What is patriotism and what does contemporary patriotism look like? How does the idealism of youth hold up against the complexities of reality and the violence of history? In A Young Patriot, a documentary that follows Zhao Changtong, a patriotic Chinese youth, as he matures from a boy to a young man, these questions are slowly unpacked and the viewer is allowed a glimpse into the mentality of China’s post-1990 generation. As a form of historical archive, A Young Patriot is important in that it sheds light on how contemporary Chinese individuals negotiate matters of identity, individuality, and nationalism. However, director Du Haibin’s choice to focus on Zhao’s point-of-view and its relative lack of contextualization of a transitioning China prevents this documentary from being as hard-hitting as it could be.
After a few establishing shots, the film begins with the striking image of Zhao wearing a Mao-era military uniform and bellowing “Long live China! Give back Daoyu Islands!” in the streets as he vigorously waves the national flag. Unlike the spectators who giggle and echo Zhao’s cries playfully, Zhao is earnest and free from self-consciousness. With unbridled enthusiasm, he talks to the camera about his affinity to Mao Zedong (the two of them, for instance, share the same birthday), his dream to become a soldier in removed regions in China, and how students were pivotal to the May 4 movement in 1919. When the conversation is directed towards the Tiananmen protests in 1989, Zhao confesses to knowing little about what happened. His understanding of Tiananmen – which was given to him by the adults around him – was that “there wasn’t a crackdown” and the students were only sent home.
The documentary tracks Zhao as he graduates from high school and enrolls into Southwest University for Nationalities. One by one, Zhao’s dreams are fulfilled. He becomes a member of the propaganda unit at his university’s student union and travels to a remote village where he uses the PRC’s national anthem to teach Mandarin to children that belong to the ethnic group Miao. Gradually, however, we see Zhao change and his faith in the Chinese government slowly disintegrate. In his interviews, Zhao begins to openly question whether or not government officials can really represent the interests of the people. And near the end of the film, Zhao has transformed from a zealous patriot to an “angry young man,” a terms broadly used to connote youths that are dissatisfied with the status quo. His early loquaciousness is replaced by a reluctance to comment on matters that he now founds too complicated for him to fully decipher with speech.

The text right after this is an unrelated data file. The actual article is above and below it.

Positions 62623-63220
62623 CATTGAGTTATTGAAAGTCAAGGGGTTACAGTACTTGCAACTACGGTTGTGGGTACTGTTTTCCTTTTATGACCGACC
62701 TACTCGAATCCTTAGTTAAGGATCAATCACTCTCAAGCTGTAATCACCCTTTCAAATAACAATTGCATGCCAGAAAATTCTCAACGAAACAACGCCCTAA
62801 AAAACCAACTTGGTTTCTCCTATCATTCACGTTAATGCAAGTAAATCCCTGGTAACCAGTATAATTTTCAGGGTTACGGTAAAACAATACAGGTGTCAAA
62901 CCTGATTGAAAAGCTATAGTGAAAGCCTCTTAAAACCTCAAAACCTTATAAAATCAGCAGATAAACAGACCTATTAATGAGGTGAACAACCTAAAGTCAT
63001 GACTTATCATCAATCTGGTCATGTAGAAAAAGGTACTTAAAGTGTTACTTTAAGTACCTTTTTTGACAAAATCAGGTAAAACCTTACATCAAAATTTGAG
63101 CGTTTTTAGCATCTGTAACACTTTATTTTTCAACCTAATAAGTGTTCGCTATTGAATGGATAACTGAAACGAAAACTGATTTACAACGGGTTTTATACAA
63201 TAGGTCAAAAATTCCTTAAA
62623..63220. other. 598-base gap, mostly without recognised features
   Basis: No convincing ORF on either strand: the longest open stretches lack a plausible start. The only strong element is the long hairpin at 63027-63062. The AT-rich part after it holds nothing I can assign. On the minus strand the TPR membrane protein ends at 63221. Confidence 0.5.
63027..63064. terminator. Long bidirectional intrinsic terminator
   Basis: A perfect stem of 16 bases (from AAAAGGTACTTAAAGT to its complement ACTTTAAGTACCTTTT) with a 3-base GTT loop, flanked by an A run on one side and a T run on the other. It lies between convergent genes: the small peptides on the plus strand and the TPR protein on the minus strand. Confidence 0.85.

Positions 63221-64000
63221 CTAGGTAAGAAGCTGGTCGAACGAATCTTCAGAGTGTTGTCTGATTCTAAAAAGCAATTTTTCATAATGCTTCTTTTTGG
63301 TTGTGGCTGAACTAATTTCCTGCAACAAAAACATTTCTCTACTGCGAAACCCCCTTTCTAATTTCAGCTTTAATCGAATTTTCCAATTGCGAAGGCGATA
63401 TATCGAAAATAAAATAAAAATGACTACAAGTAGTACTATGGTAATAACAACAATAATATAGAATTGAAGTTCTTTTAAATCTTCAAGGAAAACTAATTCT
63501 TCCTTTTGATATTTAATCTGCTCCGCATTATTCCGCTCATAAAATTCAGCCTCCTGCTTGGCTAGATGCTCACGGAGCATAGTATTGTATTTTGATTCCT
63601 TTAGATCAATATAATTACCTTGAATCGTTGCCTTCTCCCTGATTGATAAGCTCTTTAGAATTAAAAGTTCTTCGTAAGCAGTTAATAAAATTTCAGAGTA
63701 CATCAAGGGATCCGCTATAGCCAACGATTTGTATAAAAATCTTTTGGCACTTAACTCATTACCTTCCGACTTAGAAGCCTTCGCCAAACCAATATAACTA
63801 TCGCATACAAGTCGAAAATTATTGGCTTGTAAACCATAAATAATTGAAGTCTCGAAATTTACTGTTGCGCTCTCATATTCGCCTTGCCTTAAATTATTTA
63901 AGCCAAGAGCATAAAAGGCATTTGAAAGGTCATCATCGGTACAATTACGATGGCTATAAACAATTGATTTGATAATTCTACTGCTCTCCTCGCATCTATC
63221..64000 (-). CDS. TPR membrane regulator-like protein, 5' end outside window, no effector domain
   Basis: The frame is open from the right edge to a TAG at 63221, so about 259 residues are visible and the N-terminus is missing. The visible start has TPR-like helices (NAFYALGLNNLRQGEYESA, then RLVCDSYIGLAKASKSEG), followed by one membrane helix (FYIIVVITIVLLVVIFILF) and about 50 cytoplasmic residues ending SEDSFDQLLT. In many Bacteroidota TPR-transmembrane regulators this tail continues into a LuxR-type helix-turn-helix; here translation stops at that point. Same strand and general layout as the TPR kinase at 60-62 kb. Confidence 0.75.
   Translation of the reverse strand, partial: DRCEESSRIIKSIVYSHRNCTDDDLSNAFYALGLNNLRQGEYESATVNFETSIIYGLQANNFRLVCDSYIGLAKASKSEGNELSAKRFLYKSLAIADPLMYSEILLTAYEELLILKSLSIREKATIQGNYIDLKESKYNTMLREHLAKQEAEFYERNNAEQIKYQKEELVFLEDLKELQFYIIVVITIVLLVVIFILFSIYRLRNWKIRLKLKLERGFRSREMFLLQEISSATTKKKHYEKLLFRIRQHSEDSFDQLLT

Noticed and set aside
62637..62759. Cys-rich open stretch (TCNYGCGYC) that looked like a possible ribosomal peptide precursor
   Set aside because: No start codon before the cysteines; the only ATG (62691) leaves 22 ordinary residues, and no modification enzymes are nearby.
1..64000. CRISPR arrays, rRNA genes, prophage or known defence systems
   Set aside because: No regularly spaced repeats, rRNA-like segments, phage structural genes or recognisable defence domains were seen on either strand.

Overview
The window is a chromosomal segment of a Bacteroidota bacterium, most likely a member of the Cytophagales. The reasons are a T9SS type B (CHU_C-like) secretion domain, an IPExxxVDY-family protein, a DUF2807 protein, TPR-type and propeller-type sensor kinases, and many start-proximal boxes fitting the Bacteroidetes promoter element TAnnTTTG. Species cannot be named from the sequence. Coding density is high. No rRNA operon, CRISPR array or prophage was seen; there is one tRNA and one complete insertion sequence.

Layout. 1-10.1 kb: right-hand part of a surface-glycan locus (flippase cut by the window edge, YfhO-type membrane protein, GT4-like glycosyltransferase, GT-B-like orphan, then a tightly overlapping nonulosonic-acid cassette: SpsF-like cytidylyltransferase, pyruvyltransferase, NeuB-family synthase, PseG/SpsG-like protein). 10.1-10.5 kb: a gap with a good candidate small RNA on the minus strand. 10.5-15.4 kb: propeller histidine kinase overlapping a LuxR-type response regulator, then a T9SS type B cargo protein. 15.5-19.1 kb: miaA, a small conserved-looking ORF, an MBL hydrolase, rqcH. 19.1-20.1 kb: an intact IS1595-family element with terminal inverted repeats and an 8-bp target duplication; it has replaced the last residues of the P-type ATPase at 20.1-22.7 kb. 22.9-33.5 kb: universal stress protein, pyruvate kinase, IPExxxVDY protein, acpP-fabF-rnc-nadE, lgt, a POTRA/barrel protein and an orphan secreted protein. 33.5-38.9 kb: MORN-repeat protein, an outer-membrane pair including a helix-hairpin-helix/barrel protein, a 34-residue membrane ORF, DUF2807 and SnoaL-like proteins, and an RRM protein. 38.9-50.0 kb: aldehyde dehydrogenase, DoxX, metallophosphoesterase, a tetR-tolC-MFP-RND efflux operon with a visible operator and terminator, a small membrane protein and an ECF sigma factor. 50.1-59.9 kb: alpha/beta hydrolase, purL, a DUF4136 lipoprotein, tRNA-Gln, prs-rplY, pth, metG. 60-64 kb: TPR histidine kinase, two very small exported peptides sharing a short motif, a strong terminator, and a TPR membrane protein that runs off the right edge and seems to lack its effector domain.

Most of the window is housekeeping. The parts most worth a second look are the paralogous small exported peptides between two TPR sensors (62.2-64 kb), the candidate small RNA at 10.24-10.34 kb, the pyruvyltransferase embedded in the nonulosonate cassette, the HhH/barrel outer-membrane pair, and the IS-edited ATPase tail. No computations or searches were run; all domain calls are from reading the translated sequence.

A Young Patriot is essentially a coming-of-age film, a documentation of young Zhao as he transitions from romantically-minded to pragmatic. Zhao’s own university experience and his instruction of Miao children through the national anthem also brings to the fore the disturbing reality that education can be both enlightenment as well as indoctrination, depending on where you stand in matters, and how for some people, their first contact with language is indeed already steeped in ideology.
As a subject, Zhao, with his energy and the ease with which he assumes the position of a leader, is compelling to watch. The film focuses almost exclusively on him, with only one or two snatches of interviews from his parents. For a film that spends a large portion of the time filming Zhao in his university environment, we also get scant exposure to what Zhao’s peers think of his idealism (and later cynicism). The absence of voices from other individuals can’t help but make the viewer raise questions: How do the people around Zhao interpret his ideas of the nation and the government? Is Zhao’s patriotic fervor common among his generation or is it an anomaly? And what actually precipitated Zhao’s disillusionment?
We are unable to get satisfactory answers to these questions from A Young Patriot. The film’s brief allusions to events happening in China in Zhao’s university years, including government corruption scandals, provide a rough sketch of the political turbulence that may have incubated Zhao’s dissatisfaction with the governing administration. However, the lack of contextualisation impairs the forcefulness of the film’s message and given that we are only given access to Zhao’s point-of-view, Zhao’s journey sometimes seems like an isolated, even hermetic, event.
These shortcomings notwithstanding, there is still much to recommend about A Young Patriot. There are many surprisingly affecting moments, moments of vulnerability that may embarrass Zhao to have them filmed but which gives the film a human touch. One moment has a slightly tipsy Zhao breaking down in tears and expressing his guilt that his brother had to sacrifice himself to support the family and Zhao’s dreams to go to college, a not uncommon phenomenon among many of the poorer families in China. The other moment captures Zhao silently filming an excavator tearing down his grandparent’s house for a government construction project as tears rolls down his cheeks. Moments like these, when the personal and the political intersect and the personal becomes the political, are where the film shows its strengths.
A Young Patriot will be shown as part of the Chinese Visual Festival at Bertha DocHouse on May 18.